SCOTUS Hears Arguments on Same-Sex Marriage – Quick Resource Review

U.S. Supreme Court buildingToday, the U.S. Supreme Court is hearing oral arguments in Obergefell v. Hodges, consolidated with three other cases, on whether the Fourteenth Amendment requires that states grant and/or recognize same-sex marriages.

If you’re short on time, here are 5 key facts about same-sex marriage from the non-partisan Pew Research Center.

SCOTUSblog editor, Amy Howe, has written an overview of the case in two parts:

Part I

Part II

Nina Totenberg of NPR has said that groups, individuals, and governments with an interest in the outcome have issued a record number of amicus briefs, at 148, exceeding the record of 136 set for the 2013 Obamacare case.

Bloomberg, the Wall Street Journal (subscription required), and the Los Angeles Times have examined the case with views to how crucial the votes may be from Justices Roberts and Kennedy.

Richard Wolf at USA Today has put together a timeline on same-sex marriage law through the years and a profile of Mary Bonauto, one of the lawyers arguing on behalf of the plaintiffs today.

SCOTUSblog will begin live-blogging oral arguments at 10:45 a.m.

SCOTUSblog @SCOTUSblog and OYEZ @oyez will be live-tweeting oral arguments and you can follow the day’s developments on social media with the hashtags #gaymarriage #SCOTUS and #SSM

Audio of the oral arguments will be posted on the Supreme Court’s official website and when the transcripts become available they’ll be posted there, as well.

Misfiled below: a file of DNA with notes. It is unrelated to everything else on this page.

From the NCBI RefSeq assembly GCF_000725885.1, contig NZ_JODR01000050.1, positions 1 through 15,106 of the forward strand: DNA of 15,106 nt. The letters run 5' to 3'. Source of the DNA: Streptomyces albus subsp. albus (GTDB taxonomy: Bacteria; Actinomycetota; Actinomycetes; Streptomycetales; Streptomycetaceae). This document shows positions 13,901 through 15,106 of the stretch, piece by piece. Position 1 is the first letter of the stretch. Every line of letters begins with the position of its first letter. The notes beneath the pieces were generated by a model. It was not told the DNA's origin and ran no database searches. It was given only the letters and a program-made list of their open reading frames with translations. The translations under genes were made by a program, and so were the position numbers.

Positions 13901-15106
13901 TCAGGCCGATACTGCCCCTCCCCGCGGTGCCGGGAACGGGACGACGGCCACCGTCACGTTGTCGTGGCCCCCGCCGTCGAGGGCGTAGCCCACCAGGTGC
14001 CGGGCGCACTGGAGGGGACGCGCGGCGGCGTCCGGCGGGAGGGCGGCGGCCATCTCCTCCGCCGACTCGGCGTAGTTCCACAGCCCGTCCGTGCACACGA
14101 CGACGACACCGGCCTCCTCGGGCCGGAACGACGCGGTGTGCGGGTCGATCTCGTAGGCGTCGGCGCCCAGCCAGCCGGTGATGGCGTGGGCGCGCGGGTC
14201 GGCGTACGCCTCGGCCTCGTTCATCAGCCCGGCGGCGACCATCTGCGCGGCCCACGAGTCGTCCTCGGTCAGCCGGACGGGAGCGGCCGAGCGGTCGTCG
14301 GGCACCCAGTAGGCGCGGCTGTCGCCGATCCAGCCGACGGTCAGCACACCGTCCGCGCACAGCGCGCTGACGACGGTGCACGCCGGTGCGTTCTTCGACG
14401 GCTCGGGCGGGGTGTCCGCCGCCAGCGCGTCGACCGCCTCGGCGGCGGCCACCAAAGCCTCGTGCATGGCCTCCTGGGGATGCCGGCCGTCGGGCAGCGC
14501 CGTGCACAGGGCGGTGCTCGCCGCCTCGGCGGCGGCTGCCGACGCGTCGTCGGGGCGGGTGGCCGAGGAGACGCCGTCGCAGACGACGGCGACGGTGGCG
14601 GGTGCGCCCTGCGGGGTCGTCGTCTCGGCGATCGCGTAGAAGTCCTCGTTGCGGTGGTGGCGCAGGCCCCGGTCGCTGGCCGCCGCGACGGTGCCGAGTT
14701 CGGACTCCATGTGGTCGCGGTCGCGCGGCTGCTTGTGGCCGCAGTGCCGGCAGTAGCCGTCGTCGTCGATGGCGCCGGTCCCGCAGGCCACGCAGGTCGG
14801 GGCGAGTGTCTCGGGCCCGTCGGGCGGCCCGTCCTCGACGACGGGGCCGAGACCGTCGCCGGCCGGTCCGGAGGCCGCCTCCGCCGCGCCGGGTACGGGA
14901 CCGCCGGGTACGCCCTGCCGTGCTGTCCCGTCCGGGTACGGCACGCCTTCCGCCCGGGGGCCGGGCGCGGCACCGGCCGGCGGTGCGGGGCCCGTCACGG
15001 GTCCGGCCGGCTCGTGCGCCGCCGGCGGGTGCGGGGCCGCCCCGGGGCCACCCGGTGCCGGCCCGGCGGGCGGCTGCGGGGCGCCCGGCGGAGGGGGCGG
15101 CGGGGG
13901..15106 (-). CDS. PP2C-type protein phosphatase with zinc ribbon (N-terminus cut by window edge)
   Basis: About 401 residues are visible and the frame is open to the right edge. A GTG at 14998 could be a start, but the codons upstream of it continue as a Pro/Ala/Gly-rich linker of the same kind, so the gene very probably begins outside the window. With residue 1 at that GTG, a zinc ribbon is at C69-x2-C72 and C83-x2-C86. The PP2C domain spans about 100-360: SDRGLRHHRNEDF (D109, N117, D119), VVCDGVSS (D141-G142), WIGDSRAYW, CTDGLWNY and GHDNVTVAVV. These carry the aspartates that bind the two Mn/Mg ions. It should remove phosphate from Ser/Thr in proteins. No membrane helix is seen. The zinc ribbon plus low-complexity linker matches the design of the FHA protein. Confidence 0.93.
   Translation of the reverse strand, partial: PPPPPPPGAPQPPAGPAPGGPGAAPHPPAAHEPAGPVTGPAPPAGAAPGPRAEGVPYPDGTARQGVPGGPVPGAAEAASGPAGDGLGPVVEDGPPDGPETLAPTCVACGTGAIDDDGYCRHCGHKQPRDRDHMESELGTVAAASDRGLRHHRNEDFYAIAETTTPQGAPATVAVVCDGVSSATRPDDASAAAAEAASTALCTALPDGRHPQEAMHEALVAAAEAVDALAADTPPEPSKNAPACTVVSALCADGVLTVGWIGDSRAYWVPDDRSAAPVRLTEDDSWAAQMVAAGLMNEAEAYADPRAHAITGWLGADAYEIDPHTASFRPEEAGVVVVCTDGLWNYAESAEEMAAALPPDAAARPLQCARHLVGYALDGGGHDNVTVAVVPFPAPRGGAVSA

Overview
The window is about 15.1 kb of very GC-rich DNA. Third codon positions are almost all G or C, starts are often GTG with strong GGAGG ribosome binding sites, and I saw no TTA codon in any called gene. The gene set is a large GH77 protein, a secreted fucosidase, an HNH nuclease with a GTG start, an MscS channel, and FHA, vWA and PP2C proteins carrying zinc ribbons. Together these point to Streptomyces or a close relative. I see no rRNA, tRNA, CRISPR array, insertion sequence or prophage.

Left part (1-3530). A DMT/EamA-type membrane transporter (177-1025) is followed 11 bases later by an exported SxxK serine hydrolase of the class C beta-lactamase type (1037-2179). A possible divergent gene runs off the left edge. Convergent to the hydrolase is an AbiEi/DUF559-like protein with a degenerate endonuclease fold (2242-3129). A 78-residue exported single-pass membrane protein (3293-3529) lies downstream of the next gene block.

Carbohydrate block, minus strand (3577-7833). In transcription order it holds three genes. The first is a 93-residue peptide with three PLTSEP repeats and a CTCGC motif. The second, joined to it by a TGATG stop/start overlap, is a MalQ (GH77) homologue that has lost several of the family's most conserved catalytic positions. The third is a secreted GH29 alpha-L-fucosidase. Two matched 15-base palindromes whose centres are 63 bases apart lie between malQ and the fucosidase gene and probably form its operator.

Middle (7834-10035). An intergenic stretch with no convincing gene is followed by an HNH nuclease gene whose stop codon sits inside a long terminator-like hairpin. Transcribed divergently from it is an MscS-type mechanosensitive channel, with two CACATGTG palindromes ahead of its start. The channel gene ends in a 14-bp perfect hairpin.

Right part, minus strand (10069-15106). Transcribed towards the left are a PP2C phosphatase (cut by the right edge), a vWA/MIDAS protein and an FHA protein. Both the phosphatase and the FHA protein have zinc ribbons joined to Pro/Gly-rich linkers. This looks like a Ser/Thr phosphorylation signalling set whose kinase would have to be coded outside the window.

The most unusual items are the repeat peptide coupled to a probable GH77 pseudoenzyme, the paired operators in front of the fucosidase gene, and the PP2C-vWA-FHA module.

You can fact-check claims about same-sex marriage at the non-partisan website, Politifact.

The case will most likely be decided in June.

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New Book: The Legacy of Ruth Bader Ginsburg

The Legacy of Ruth Bader GinsburgYou know her as the Notorious RBG, now read about her work and life!

The new book The Legacy of Ruth Bader Ginsburg by Scott Dodson chronicles and evaluates the achievements Ruth Bader Ginsburg has made over in more than fifty years as a lawyer, professor, appellate judge, and associate justice of the U.S. Supreme Court.

Find the book on the Law Library Balcony KF8745.G56 L4499 2015.

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Loretta E. Lynch Confirmed as Next U.S. Attorney General

Loretta E. LynchThe Senate yesterday confirmed Loretta Lynch as the next U.S. Attorney General. The 56-43 vote ended a more than five-month delay since her nomination was stalled by legislators expressing concern over her support of President Obama’s executive action on immigration law.

Lynch will be the 83rd person to head the U.S. Department of Justice and the first African-American woman to do so. The current Attorney General, Eric Holder, released a statement yesterday calling Lynch a “gifted attorney, a consummate professional, and a dedicated public servant” who has demonstrated an “unfailing commitment to the rule of law and a steadfast fidelity to the pursuit to justice.” Ms. Lynch is expected to be sworn in Monday.

Interested in learning more about the office of U.S Attorney General and about the U.S. Department of Justice? We recommend the department’s excellent website, You can view the department’s current bio on Loretta Lynch, as well as the portraits and bios of all of our previous 82 Attorneys General.

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Law students: ABA offering free memberships

American Bar Association Logo